Intellectual property law safeguards client ideas and designs.
To assess if it’s your ideal field, grasp the skills and education required.
This article explores IP lawyers’ responsibilities and career paths.
What is an intellectual property lawyer?
An intellectual property (IP) lawyer is a legal professional who protects the ownership of intangible assets, including: Names, Symbols, Artwork, Images, Slogans, Music, Films.
Here are some types of intellectual property that IP lawyers use to protect their clients’ creations: Copyrights, Trademarks, Trade secrets, Patents, Licensing, Distribution, Franchising, Unfair competition
What does an intellectual property lawyer do?
Intellectual property lawyers work in law firms, universities or the legal departments of corporations. Their primary responsibilities include:
Obtaining patents and trademarks for their clients
Providing legal counsel to their clients
Consulting on their clients’ creative ideas
Representing their clients in court
Writing legal documents
Average salary for intellectual property lawyers
The national average salary for intellectual property lawyers is $152,537 per year.
However, this salary may vary depending on how much experience you have and where you work.
For example, an attorney who is a partner at a law firm may earn a higher salary than a junior associate who works at a university.
How to become an intellectual property lawyer
To pursue a career as an intellectual property lawyer, complete the following steps:
1. Obtain an undergraduate degree
A bachelor’s degree is the minimum education requirement to become an IP lawyer.
Although acceptance into law school doesn’t require a specific discipline, some IP lawyers study engineering, which provides technical knowledge they may use for cases involving patents.
Other aspiring IP lawyers study art, which helps them with court cases regarding the misuse of logos and symbols.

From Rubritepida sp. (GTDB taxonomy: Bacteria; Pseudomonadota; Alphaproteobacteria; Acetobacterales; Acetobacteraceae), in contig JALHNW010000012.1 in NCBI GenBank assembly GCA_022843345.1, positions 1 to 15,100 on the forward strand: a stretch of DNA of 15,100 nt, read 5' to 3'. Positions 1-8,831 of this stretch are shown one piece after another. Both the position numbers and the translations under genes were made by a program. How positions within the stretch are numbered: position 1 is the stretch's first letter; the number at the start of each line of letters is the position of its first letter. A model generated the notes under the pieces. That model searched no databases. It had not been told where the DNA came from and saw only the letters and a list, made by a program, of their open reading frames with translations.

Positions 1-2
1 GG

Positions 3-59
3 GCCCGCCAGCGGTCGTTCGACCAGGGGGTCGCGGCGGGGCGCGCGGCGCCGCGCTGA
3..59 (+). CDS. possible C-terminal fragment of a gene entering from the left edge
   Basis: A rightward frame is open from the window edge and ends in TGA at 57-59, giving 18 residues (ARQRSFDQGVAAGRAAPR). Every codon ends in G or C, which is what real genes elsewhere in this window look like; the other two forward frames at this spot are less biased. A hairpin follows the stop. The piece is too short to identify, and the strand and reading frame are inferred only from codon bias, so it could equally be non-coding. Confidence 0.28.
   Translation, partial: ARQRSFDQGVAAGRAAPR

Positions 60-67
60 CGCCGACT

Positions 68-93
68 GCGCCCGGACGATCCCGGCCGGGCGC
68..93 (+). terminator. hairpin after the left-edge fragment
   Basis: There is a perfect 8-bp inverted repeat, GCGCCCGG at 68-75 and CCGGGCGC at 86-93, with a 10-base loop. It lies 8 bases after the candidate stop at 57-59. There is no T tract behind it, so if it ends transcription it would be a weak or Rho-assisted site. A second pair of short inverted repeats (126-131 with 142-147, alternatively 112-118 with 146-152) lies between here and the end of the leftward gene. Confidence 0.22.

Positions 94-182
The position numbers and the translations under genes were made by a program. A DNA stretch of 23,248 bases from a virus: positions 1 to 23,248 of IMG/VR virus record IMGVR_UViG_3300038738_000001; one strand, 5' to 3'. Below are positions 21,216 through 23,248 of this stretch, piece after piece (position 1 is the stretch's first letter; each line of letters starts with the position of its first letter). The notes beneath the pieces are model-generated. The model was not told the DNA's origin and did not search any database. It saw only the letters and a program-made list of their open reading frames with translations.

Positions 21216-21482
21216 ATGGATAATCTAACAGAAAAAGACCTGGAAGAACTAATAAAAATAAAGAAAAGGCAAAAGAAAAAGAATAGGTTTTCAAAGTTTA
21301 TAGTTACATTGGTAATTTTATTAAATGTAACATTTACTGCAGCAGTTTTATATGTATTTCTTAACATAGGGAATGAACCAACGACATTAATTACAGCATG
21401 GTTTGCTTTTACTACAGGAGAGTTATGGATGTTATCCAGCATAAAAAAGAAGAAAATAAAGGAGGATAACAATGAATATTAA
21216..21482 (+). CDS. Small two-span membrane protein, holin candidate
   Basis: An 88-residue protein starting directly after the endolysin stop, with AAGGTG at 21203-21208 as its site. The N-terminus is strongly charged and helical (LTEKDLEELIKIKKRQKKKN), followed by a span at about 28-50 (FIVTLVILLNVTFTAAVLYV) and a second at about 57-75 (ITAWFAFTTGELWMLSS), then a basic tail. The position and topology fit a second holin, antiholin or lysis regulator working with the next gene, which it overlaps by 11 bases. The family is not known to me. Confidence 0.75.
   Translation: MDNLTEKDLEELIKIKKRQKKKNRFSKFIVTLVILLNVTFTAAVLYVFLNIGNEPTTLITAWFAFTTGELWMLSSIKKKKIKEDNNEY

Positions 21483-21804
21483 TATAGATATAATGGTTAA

You can also study subjects such as: Biology, Chemistry, Physics, Economics, Political science, History, English, Business management.
2. Take the LSAT
To gain acceptance into law school, you must pass the Law School Admission Test (LSAT), which consists of multiple-choice questions and a writing component.
The score you need to earn depends on the law school you’re planning to attend.
To prepare for the test, you can complete and review sample questionnaires, which can give you an idea of the LSAT’s format, and you can devote a few hours a week to studying for two to three months before your test.
3. Earn a law degree
Intellectual property lawyers typically have a Juris Doctor (J.D.), which requires completion of law school.
Law school teaches you about the legal system, and you typically learn about topics like:
Intellectual property rights
International intellectual property
4. Acquire a license
To become a licensed IP attorney, you must pass the bar exam, which consists of multiple-choice and essay questions.
The content of the exam depends on your state, and you must complete a bar exam for every state where you plan to practice law.
Intellectual property lawyers also take the United States Patient and Trademark Office (USPTO) exam to become patent practitioners, which allows them to register and interact with the USPTO.
5. Gain professional experience
Employers may prefer job candidates with professional experience, so it’s important to practice your skills in a proper work environment.
For entry-level positions, consider completing an internship at a law firm that specializes in intellectual property.
This may give you the opportunity to observe how experienced IP lawyers handle their cases and interact with their clients.
Skills of an intellectual property lawyer
IP lawyers investigate violations, assess the problem’s extent, gather background information on opponents, and prepare for trial using legal precedents.
Verbal and nonverbal communication
Intellectual property lawyers employ these communication skills:
- Interpersonal communication: They clarify legal strategies, share research findings, and collaborate with colleagues.
- Public speaking: They craft persuasive arguments in court, choosing words carefully.
- Active listening: They attentively address clients and engage during legal proceedings.
In written communication, IP lawyers create:
- Formal letters: Asserting intellectual property ownership and prohibiting unauthorized use.
- Licensing agreements: Defining authorized use under specific terms.
- Assignment agreements: Transferring intellectual property rights.
- Legal briefs: Documenting case details and disputes.